I think there are other questions that I’ve always had. What happens when push comes to shove? (The only value in feminism for hypothetical is to illustrate). But suppose, suddenly feminist were in the verge of a major victory say of the magnitude of Roe. One has to remember that ROE didn’t cost men anything. What happens when a gain does cost men? Are they going to work against themselves? Did we not receive an answer to this in terms of the ERA? What I am positing is that relying on the support of men.

For all of these reasons, I question men being in feminism in any other capacity than I’ve described.

I have a married feminist friend and over the years, she has trained her husband (let’s not make that transparent) to the point that he is a pleasure to be around. I believe he does understand what feminists need from men and I believe that’s the proper question to ask.

There’s one more really unusual narrative. There was an ostensible man on a major feminist board and then a second, third and fouth. This individual had a masculine user name, but few took him to be male. Further more, the person over time showed clearly that they were woman-centered. I became friends with him. And we really, really curious at where this person was centered. “There is at least one good man”, I decided. But then other things began to really puzzle me. After really watching this person and how they approached the world and solved problems, I thought, “this person is not epistemologically male” and I watched other board members be absolutely astounded that this was a man even with the very male username. This person went through a period of avoiding me for months. When we did interact on MSN, there was ‘hint dropping and flight’. Finally it was shared, this person was changing class and would no longer be in class man but class woman. In a way, that was really disappointing. I have yet to find my one good man…….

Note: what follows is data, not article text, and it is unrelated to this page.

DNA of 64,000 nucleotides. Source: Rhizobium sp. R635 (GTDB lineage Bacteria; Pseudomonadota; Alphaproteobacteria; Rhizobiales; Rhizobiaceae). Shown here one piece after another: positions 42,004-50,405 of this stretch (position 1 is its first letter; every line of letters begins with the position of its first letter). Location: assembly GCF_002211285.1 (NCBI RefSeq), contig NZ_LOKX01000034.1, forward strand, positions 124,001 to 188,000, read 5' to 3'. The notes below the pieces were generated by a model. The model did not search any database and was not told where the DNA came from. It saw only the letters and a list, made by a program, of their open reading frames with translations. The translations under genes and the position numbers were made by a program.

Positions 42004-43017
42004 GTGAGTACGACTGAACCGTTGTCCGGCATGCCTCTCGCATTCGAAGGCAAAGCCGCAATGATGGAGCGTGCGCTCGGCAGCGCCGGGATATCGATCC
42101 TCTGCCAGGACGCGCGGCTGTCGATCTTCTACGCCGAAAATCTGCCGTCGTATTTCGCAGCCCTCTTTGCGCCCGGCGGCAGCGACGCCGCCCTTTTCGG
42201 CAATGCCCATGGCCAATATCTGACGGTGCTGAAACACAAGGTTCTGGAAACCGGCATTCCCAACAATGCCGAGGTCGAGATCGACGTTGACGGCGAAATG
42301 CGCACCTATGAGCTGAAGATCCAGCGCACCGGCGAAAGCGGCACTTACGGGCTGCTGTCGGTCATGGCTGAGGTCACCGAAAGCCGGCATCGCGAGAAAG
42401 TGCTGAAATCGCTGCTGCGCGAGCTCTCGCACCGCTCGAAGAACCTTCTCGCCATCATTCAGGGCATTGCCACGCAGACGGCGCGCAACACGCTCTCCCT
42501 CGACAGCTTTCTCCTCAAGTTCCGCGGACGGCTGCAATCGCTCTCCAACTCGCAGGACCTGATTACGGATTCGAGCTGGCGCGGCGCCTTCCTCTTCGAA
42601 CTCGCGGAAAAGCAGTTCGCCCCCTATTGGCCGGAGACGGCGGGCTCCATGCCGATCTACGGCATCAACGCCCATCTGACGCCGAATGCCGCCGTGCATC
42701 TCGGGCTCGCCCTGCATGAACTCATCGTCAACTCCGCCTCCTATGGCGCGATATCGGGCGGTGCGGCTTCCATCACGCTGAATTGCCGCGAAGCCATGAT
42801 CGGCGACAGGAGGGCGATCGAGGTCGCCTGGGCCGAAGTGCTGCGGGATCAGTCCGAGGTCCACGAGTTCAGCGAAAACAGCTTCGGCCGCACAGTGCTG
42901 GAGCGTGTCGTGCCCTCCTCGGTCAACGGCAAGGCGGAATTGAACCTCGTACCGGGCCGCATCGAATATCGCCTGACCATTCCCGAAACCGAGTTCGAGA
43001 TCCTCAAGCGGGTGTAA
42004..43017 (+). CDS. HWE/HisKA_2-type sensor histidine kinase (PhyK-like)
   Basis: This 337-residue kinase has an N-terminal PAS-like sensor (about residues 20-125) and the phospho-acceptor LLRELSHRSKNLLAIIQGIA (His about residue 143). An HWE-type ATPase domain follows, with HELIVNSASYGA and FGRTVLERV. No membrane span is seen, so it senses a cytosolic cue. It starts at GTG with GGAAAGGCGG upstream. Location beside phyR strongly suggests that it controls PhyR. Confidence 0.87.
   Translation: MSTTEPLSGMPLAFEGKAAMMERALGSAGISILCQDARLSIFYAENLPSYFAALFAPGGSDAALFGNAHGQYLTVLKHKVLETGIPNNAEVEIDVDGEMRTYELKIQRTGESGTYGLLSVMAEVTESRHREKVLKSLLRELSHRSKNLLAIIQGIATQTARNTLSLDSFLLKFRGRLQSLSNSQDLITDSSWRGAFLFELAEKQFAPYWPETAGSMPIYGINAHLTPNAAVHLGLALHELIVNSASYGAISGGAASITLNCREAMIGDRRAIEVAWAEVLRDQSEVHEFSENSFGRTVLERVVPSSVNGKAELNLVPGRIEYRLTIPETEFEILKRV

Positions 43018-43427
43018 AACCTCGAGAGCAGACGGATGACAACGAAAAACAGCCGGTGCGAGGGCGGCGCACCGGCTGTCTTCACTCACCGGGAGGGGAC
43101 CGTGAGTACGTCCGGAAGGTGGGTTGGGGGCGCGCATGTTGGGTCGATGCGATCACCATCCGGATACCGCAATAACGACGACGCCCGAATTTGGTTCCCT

fishyfem on February 16th, 2006 02:22 pm (UTC)
You bring up valid points...
Yet I think because women have been marginalized, we will stay marginalized as long as feminism remains just a womens' movement. And not only because we are women, but because we are half of society, and clearly, not even a substantial portion of that half is ready or willing to participate at this time.

Men often don't won't to be associated with feminism. Even women don't want to be, because we lose crediblity when we become women-identified, and proclaim that we want to be "just as good as" men.

I am interested in issues of race/ethnicity although I am Caucasian. I believe it is because I honestly care about those whom have suffered because of my, and my ancestors, greed. I certainly cannot speak FOR ethnic minorities, but I do care, and would like to learn more about the ways they have suffered because of what my own people have done to them. At the same time, I feel intimitaded; I do not want to turn Black Liberation into a White America issue.

I actually have more to say about men in feminism, but it is heading in a slightly different direction, so I will e-mail it to the list.

Take care.